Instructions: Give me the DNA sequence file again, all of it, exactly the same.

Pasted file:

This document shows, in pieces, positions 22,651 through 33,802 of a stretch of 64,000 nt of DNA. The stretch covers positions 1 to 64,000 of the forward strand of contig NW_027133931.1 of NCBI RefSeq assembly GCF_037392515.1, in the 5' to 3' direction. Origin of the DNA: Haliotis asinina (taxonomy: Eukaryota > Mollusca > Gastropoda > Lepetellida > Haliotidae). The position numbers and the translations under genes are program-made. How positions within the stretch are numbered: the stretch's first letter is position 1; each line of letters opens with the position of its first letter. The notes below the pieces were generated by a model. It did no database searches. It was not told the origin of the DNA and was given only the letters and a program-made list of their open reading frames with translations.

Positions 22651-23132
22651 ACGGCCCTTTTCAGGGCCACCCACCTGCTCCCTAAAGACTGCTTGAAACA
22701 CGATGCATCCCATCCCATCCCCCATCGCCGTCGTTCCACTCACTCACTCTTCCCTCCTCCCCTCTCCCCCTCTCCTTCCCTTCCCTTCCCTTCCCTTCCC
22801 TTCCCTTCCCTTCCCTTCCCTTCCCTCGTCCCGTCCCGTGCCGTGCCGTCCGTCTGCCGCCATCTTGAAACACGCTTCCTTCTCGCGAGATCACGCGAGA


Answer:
This document shows, in pieces, positions 22,651 through 33,802 of a stretch of 64,000 nt of DNA. The stretch covers positions 1 to 64,000 of the forward strand of contig NW_027133931.1 of NCBI RefSeq assembly GCF_037392515.1, in the 5' to 3' direction. Origin of the DNA: Haliotis asinina (taxonomy: Eukaryota > Mollusca > Gastropoda > Lepetellida > Haliotidae). The position numbers and the translations under genes are program-made. How positions within the stretch are numbered: the stretch's first letter is position 1; each line of letters opens with the position of its first letter. The notes below the pieces were generated by a model. It did no database searches. It was not told the origin of the DNA and was given only the letters and a program-made list of their open reading frames with translations.

Positions 22651-23132
22651 ACGGCCCTTTTCAGGGCCACCCACCTGCTCCCTAAAGACTGCTTGAAACA
22701 CGATGCATCCCATCCCATCCCCCATCGCCGTCGTTCCACTCACTCACTCTTCCCTCCTCCCCTCTCCCCCTCTCCTTCCCTTCCCTTCCCTTCCCTTCCC
22801 TTCCCTTCCCTTCCCTTCCCTTCCCTCGTCCCGTCCCGTGCCGTGCCGTCCGTCTGCCGCCATCTTGAAACACGCTTCCTTCTCGCGAGATCACGCGAGA